COVID-19 created helicopter parents 2.0 and engaged others for the first time. What now?
When Donna Russell’s own children were growing up, she did everything she could to participate in their schooling. Now that the 65-year-old has custody of her three grandchildren, she wishes she could be the same PTA mom she was decades ago.
But Russell, who lives in the tiny town of Manning, South Carolina, doesn’t have a car. She barely scrapes by with food stamps, Social Security and payments from the children’s father. Caring for the three youngsters – 2, 5 and 6 – is a full-time job and then some. Bake sales and ice cream socials are out of the question.
Over the past school year, Russell found other ways to get involved. She spent a chunk of time every day helping her 4-year-old granddaughter Maleigha learn letters and numbers on the computer through Waterford Upstart, a program aimed at helping kids prepare for kindergarten. She became so invested in Maleigha’s progress that she would send photos to her teacher of them working together.
All around the country, the pandemic has upended parents’ relationships with school, hampering their ability to connect meaningfully with teachers and other families. But when learning moved online, parents got a front-row seat to daily classroom life, providing many of them an unprecedented opportunity to partake in their children’s education. And they don't want to give that up when schools return to normal.
During the pandemic, close to 2 in 3 parents of school-aged children became more engaged than ever before in their kids’ learning, according to a survey by the National Parents Union. Roughly 8 in 10 respondents said the pandemic opened their eyes to the inner workings of America's schools.
Today, Russell considers Maleigha’s teacher one of her best friends. The teacher regularly visits their home to check in. The other day, she brought the family some milk and bread.
It’s incumbent on schools to sustain those newfound relationships, advocates and experts say, especially with low-income families that had little opportunity pre-COVID-19 to participate in school through traditional methods.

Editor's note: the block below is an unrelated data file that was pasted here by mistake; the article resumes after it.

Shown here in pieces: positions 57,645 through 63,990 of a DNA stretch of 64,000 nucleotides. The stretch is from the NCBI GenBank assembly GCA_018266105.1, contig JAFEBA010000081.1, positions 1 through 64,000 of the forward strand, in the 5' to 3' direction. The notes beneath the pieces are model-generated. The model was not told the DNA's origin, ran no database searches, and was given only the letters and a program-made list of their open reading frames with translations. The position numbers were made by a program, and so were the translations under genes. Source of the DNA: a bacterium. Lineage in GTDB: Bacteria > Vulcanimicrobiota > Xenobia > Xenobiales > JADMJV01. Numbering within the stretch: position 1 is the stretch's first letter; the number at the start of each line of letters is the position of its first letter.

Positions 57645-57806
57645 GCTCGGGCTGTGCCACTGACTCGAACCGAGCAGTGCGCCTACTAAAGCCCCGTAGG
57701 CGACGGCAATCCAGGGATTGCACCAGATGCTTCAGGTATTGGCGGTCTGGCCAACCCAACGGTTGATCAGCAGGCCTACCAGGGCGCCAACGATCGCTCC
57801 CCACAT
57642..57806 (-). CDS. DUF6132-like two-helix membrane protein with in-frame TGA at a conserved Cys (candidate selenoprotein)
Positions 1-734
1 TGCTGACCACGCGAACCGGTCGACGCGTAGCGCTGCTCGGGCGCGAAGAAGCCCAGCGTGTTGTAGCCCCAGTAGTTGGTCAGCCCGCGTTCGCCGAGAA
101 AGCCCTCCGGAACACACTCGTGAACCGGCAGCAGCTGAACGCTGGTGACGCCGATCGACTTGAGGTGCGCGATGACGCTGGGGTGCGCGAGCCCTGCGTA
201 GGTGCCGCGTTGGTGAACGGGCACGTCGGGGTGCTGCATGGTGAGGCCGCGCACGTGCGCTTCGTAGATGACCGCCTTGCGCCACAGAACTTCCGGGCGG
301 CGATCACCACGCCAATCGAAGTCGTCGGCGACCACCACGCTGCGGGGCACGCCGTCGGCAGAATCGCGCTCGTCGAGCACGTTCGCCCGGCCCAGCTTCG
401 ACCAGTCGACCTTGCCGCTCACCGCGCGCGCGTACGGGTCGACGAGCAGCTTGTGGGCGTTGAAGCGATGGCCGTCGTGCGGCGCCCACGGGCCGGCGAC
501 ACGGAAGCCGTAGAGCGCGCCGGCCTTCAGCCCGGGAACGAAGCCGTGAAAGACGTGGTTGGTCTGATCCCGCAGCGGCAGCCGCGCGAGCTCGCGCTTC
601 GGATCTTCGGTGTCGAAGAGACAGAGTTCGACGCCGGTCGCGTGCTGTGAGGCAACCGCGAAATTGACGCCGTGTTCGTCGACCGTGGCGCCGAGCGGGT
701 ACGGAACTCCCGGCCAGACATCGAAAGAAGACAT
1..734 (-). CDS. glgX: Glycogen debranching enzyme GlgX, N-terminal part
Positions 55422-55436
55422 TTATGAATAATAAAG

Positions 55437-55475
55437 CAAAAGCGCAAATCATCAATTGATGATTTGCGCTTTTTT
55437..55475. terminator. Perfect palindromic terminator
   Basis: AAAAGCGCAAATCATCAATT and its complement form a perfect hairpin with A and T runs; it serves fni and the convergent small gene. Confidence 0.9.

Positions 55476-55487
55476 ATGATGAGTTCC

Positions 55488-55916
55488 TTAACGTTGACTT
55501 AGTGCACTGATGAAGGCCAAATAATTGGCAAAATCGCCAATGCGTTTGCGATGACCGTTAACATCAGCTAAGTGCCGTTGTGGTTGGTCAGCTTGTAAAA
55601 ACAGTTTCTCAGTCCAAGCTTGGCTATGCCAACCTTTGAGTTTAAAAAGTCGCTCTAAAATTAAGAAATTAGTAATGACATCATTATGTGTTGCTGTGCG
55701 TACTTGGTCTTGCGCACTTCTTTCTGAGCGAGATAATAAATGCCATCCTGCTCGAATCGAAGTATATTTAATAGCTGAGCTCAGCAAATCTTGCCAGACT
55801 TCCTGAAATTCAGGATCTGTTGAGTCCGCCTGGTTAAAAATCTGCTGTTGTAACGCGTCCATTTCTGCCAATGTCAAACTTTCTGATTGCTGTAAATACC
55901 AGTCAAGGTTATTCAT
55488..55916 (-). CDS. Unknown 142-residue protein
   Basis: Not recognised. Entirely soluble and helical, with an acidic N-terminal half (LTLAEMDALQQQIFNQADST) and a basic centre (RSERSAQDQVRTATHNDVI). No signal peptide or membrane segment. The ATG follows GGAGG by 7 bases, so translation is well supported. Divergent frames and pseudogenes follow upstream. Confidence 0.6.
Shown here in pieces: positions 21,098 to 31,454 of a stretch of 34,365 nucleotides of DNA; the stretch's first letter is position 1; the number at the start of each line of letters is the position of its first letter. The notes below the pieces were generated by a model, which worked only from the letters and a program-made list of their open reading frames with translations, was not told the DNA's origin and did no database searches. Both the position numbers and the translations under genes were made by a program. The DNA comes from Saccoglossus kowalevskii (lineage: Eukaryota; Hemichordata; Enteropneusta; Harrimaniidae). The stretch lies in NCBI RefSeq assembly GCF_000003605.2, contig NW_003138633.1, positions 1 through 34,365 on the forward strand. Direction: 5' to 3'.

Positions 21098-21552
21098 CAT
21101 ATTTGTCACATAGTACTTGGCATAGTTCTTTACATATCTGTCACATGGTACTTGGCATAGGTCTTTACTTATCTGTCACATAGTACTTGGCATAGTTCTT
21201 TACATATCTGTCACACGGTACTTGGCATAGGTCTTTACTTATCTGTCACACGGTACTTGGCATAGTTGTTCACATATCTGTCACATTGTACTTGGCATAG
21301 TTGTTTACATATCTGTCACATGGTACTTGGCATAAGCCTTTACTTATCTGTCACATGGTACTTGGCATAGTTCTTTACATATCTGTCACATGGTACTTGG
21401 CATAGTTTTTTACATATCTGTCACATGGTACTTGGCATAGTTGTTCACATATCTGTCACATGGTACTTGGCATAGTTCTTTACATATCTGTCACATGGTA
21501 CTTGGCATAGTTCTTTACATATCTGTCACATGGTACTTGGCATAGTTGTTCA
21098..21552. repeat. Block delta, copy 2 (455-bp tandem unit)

Family involvement in school works
Research shows family involvement plays a key role in students' academic achievement. Some studies even suggest parent involvement is one of the greatest predictors of student success. It not only gives children the support they need to complete their assignments, but it also motivates them to learn. The benefits are especially pronounced for low-income children, research suggests.
“When a child knows their parent has prioritized school, the child learns and gets the sense that it’s an important place to be,” said Jenni Torres, who oversees curriculum at Waterford.org, the nonprofit behind the kindergarten-prep program Russell used at home with her granddaughter.
Educators recognize more than ever that families play a key role in helping them advance children’s achievement. Yet more than half of teachers felt ill-prepared in how to engage parents during the pandemic, a survey conducted by the National Association of Family, School and Community Engagement found.
Only half of teacher preparation programs at colleges offer family engagement courses, the association's data show.
“A teacher’s number one fear of why they will not succeed and will leave the profession is their lack of preparation to engage families," said Vito Borrello, NAFSCE’s executive director. “A crisis doesn't always enable them to do that.”
Rates of family engagement in schools remained relatively stagnant in the decades preceding the pandemic, with roughly three-quarters of parents attending scheduled conferences. In 2016, according to federal data, just 43% of parents overall volunteered or served on a school committee, down from close to half of them a decade prior.
Black and Hispanic families were least likely to volunteer, at 34% and 36% each, perhaps in part because of inflexible work schedules and language barriers. And low-income schools often weren't trying to increase family involvement as much as they were working on other sorts of improvements. Prior to the pandemic, just 4% of philanthropic money for education in the U.S. went toward family engagement, according to an analysis by one foundation.
During the pandemic, with their unprecedented access into classrooms, some parents found it impossible not to shift into helicopter mode 2.0. They incessantly hovered over every aspect of their children’s learning. But COVID-19 demonstrated that helicopter parenting is just one form of family engagement.
Despite the heightened attention the pandemic brought to families’ role in learning, just 64% of parents in a NAFSCE summer 2020 survey said they felt their school leaders valued their contributions. And 57% of respondents said they were concerned those contributions won’t be valued once the pandemic is over.